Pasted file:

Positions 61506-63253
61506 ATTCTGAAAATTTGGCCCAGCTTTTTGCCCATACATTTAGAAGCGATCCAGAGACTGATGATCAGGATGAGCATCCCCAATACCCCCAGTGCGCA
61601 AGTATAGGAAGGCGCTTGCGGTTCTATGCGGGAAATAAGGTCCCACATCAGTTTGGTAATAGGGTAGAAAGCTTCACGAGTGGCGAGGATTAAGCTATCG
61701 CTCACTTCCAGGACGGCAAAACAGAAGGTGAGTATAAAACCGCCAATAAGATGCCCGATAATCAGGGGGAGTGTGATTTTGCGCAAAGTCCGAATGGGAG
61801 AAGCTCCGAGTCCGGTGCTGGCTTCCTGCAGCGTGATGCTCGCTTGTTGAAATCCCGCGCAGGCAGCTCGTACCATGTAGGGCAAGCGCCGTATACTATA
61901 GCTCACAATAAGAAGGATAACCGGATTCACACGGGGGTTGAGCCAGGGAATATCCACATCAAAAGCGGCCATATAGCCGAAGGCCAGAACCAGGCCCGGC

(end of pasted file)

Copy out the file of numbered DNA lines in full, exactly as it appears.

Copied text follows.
Positions 61506-63253
61506 ATTCTGAAAATTTGGCCCAGCTTTTTGCCCATACATTTAGAAGCGATCCAGAGACTGATGATCAGGATGAGCATCCCCAATACCCCCAGTGCGCA
61601 AGTATAGGAAGGCGCTTGCGGTTCTATGCGGGAAATAAGGTCCCACATCAGTTTGGTAATAGGGTAGAAAGCTTCACGAGTGGCGAGGATTAAGCTATCG
61701 CTCACTTCCAGGACGGCAAAACAGAAGGTGAGTATAAAACCGCCAATAAGATGCCCGATAATCAGGGGGAGTGTGATTTTGCGCAAAGTCCGAATGGGAG
61801 AAGCTCCGAGTCCGGTGCTGGCTTCCTGCAGCGTGATGCTCGCTTGTTGAAATCCCGCGCAGGCAGCTCGTACCATGTAGGGCAAGCGCCGTATACTATA
61901 GCTCACAATAAGAAGGATAACCGGATTCACACGGGGGTTGAGCCAGGGAATATCCACATCAAAAGCGGCCATATAGCCGAAGGCCAGAACCAGGCCCGGC